Format

Send to

Choose Destination
Cell Rep. 2018 Aug 21;24(8):2196-2210.e9. doi: 10.1016/j.celrep.2018.07.056.

Chemical Landscape for Tissue Clearing Based on Hydrophilic Reagents.

Author information

1
Department of Systems Pharmacology, Graduate School of Medicine, The University of Tokyo, 7-3-1 Hongo, Bunkyo-ku, Tokyo 113-0033, Japan; Laboratory for Synthetic Biology, RIKEN Center for Biosystems Dynamics Research, 1-3 Yamadaoka, Suita, Osaka 565-5241, Japan; Department of System Pathology for Neurological Disorders, Brain Research Institute, Niigata University, 1-757 Asahimachidori, Chuo-ku, Niigata 951-8585, Japan.
2
Department of Systems Pharmacology, Graduate School of Medicine, The University of Tokyo, 7-3-1 Hongo, Bunkyo-ku, Tokyo 113-0033, Japan.
3
Department of Systems Pharmacology, Graduate School of Medicine, The University of Tokyo, 7-3-1 Hongo, Bunkyo-ku, Tokyo 113-0033, Japan; Laboratory for Synthetic Biology, RIKEN Center for Biosystems Dynamics Research, 1-3 Yamadaoka, Suita, Osaka 565-5241, Japan; PRESTO, Japan Science and Technology Agency (JST), 4-1-8 Honcho, Kawaguchi, Saitama 332-0012, Japan.
4
Laboratory for Synthetic Biology, RIKEN Center for Biosystems Dynamics Research, 1-3 Yamadaoka, Suita, Osaka 565-5241, Japan.
5
Department of Pathology, Brain Research Institute, Niigata University, 1-757 Asahimachidori, Chuo-ku, Niigata 951-8585, Japan.
6
Department of Molecular Pathology, Graduate School of Medicine, The University of Tokyo, 7-3-1 Hongo, Bunkyo-ku, Tokyo 113-0033, Japan.
7
PRESTO, Japan Science and Technology Agency (JST), 4-1-8 Honcho, Kawaguchi, Saitama 332-0012, Japan; Laboratory of Medical Neuroscience, Institute for Molecular and Cellular Regulation, Gunma University, 3-39-15 Showacho, Maebashi, Gunma 371-8512, Japan.
8
Department of Pharmacology, Graduate School of Medicine, The University of Tokyo, 7-3-1 Hongo, Bunkyo-ku, Tokyo 113-0033, Japan.
9
Division of Psychoimmunology, Institute of Genetic Medicine, Graduate School of Medicine, Hokkaido University, Kita-15, Nishi-7, Kita-ku, Sapporo, Hokkaido 060-0815, Japan.
10
Department of Pathology, Osaka University Graduate School of Medicine, 2-2 Yamadaoka, Suita, Osaka 565-0871, Japan.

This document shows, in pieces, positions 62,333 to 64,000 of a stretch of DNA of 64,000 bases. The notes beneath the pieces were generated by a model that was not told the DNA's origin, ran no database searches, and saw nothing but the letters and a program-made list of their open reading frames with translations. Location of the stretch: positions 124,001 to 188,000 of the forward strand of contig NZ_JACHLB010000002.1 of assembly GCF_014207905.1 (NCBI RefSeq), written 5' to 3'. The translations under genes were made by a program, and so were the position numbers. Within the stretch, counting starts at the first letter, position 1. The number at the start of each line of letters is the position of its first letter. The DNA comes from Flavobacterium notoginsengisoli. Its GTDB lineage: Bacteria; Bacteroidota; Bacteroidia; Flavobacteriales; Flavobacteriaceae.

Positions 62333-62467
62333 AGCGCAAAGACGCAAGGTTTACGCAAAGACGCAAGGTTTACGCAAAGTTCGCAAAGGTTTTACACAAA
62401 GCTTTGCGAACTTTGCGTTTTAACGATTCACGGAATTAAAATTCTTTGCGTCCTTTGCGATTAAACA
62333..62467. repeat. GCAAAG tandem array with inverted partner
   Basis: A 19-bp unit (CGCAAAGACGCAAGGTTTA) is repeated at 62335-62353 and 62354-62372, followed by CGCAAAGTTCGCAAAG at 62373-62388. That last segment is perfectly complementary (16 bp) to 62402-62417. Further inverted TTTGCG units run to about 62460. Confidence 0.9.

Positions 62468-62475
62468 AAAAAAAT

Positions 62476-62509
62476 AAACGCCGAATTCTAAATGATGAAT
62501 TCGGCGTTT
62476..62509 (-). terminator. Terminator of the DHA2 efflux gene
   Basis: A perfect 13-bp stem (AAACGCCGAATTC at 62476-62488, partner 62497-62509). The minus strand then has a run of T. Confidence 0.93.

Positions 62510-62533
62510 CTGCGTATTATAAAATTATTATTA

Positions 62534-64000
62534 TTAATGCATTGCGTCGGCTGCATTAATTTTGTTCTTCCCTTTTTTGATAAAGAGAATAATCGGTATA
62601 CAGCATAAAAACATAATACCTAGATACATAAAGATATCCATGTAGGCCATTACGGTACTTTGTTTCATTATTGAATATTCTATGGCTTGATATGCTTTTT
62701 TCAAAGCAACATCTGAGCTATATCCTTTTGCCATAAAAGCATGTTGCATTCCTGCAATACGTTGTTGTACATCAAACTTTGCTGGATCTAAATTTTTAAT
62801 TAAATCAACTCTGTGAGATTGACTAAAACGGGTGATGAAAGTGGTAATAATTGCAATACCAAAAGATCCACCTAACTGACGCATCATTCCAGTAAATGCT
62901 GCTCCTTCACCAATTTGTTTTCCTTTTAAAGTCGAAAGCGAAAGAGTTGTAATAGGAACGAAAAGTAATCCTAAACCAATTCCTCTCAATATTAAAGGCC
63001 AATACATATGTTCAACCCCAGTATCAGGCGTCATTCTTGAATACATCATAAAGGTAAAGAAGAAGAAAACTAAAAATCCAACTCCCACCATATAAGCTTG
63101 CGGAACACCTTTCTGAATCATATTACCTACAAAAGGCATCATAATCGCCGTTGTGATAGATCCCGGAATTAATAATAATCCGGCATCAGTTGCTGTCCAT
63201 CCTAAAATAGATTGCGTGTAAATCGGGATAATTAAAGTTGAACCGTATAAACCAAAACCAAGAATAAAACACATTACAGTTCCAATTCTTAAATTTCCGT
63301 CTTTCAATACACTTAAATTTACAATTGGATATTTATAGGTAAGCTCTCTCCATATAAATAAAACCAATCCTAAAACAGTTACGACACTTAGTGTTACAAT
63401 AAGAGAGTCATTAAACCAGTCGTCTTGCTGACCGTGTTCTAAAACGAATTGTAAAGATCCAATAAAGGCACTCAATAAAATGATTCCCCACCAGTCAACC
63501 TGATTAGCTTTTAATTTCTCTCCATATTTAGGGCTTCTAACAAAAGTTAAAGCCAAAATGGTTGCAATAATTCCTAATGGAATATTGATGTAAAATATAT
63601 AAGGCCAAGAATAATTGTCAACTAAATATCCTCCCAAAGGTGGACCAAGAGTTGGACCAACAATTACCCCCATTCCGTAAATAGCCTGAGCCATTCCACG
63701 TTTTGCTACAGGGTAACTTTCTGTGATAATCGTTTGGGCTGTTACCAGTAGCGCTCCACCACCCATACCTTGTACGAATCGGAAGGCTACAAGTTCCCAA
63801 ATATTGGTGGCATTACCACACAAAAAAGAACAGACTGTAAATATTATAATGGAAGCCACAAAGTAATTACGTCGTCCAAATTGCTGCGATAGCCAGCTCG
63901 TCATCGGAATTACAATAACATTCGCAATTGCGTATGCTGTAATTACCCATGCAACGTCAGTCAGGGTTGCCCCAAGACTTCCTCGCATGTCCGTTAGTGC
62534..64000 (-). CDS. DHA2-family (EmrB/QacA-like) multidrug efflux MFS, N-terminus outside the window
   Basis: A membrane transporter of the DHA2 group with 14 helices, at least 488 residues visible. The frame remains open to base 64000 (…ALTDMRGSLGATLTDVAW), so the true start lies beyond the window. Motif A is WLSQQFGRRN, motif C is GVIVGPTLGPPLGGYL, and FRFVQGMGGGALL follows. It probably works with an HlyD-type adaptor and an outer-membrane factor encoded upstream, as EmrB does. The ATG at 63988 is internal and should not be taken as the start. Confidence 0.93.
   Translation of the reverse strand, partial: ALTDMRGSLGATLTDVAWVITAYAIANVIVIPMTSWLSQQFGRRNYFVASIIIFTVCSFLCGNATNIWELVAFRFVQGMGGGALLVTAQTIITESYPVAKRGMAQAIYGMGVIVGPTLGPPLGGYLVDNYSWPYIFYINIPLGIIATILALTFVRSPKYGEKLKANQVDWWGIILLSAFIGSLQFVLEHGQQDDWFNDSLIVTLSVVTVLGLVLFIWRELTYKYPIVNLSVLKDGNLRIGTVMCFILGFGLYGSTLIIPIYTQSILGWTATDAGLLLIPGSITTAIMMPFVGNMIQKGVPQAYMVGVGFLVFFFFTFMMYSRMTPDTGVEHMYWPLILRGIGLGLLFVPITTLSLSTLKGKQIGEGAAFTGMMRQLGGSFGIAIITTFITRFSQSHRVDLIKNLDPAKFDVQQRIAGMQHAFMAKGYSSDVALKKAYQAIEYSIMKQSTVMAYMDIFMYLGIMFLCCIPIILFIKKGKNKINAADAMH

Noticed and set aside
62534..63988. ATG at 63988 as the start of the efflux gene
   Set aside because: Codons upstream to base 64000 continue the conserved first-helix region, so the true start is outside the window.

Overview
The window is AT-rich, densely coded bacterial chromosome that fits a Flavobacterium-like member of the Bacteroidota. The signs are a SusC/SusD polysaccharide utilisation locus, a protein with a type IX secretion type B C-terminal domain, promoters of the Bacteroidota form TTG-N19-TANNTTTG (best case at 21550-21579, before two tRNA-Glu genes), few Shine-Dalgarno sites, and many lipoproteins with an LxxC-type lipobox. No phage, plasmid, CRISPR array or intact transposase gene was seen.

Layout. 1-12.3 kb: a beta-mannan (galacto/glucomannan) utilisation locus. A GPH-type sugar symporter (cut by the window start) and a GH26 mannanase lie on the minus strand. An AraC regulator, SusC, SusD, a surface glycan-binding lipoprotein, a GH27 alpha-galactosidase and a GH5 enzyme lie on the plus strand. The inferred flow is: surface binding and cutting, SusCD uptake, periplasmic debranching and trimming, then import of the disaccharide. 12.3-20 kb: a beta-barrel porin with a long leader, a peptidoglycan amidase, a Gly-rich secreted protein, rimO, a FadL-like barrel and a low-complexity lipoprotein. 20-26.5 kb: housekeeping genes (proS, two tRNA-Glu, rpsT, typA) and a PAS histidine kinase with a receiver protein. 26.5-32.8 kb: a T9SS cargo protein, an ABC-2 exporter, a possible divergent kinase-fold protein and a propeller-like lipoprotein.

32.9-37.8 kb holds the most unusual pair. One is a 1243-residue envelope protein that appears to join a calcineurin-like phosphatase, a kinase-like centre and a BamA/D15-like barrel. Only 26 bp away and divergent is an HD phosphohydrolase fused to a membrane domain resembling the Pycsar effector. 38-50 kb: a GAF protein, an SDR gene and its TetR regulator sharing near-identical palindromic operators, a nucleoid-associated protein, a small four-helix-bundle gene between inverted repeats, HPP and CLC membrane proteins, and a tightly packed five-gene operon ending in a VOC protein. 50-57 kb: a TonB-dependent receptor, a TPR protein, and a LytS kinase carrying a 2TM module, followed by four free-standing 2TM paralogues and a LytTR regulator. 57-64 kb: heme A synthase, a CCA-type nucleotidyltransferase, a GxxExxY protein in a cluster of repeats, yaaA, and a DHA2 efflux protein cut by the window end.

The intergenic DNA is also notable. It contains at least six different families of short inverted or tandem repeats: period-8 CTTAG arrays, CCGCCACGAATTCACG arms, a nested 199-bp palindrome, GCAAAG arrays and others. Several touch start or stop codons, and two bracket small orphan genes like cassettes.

11
Department of Pathology, Graduate School of Medicine, The University of Tokyo, 7-3-1 Hongo, Bunkyo-ku, Tokyo 113-0033, Japan.
12
Laboratory for Cell-Free Protein Synthesis, RIKEN Center for Biosystems Dynamics Research, 6-2-3, Furuedai, Suita, Osaka 565-0874, Japan.
13
Department of Neuropsychiatry, Keio University School of Medicine, 35 Shinanomachi, Shinjuku-ku, Tokyo 160-8582, Japan.
14
Department of Pharmacology, Graduate School of Medicine, The University of Tokyo, 7-3-1 Hongo, Bunkyo-ku, Tokyo 113-0033, Japan; Division of Cellular and Molecular Pharmacology, Nihon University School of Medicine, 30-1 Oyaguchikami-cho, Itabashi-ku, Tokyo 173-8610, Japan.
15
Laboratory of Structural Physiology, Center for Disease Biology and Integrative Medicine, Graduate School of Medicine, The University of Tokyo, 7-3-1 Hongo, Bunkyo-ku, Tokyo 113-0033, Japan; International Research Center for Neurointelligence (WPI-IRCN), UTIAS, The University of Tokyo, Tokyo, Japan.
16
Department of Comparative and Experimental Medicine, Brain Research Institute, Niigata University, 1-757 Asahimachidori, Chuo-ku, Niigata 951-8585, Japan.
17
Department of Molecular Genetics, Institute of Biomedical Sciences, Fukushima Medical University School of Medicine, 1 Hikarigaoka, Fukushima, Fukushima 960-1295, Japan.
18
Department of Neuroscience, Graduate School of Medicine and Faculty of Medicine, Kyoto University, Yoshida-konoe-cho, Sakyo-ku, Kyoto 606-8501, Japan.
19
Department of Systems Pharmacology, Graduate School of Medicine, The University of Tokyo, 7-3-1 Hongo, Bunkyo-ku, Tokyo 113-0033, Japan; Laboratory for Synthetic Biology, RIKEN Center for Biosystems Dynamics Research, 1-3 Yamadaoka, Suita, Osaka 565-5241, Japan; International Research Center for Neurointelligence (WPI-IRCN), UTIAS, The University of Tokyo, Tokyo, Japan. Electronic address: uedah-tky@umin.ac.jp.

Abstract

We describe a strategy for developing hydrophilic chemical cocktails for tissue delipidation, decoloring, refractive index (RI) matching, and decalcification, based on comprehensive chemical profiling. More than 1,600 chemicals were screened by a high-throughput evaluation system for each chemical process. The chemical profiling revealed important chemical factors: salt-free amine with high octanol/water partition-coefficient (logP) for delipidation, N-alkylimidazole for decoloring, aromatic amide for RI matching, and protonation of phosphate ion for decalcification. The strategic integration of optimal chemical cocktails provided a series of CUBIC (clear, unobstructed brain/body imaging cocktails and computational analysis) protocols, which efficiently clear mouse organs, mouse body including bone, and even large primate and human tissues. The updated CUBIC protocols are scalable and reproducible, and they enable three-dimensional imaging of the mammalian body and large primate and human tissues. This strategy represents a future paradigm for the rational design of hydrophilic clearing cocktails that can be used for large tissues.

KEYWORDS:

chemistry in tissue clearing; comprehensive chemical profiling; high-throughput chemical screening; hydrophilic reagents; three-dimensional imaging; virtual multiplex imaging

PMID:
30134179
DOI:
10.1016/j.celrep.2018.07.056
Free full text

Supplemental Content

Full text links

Icon for Elsevier Science
Loading ...
Support Center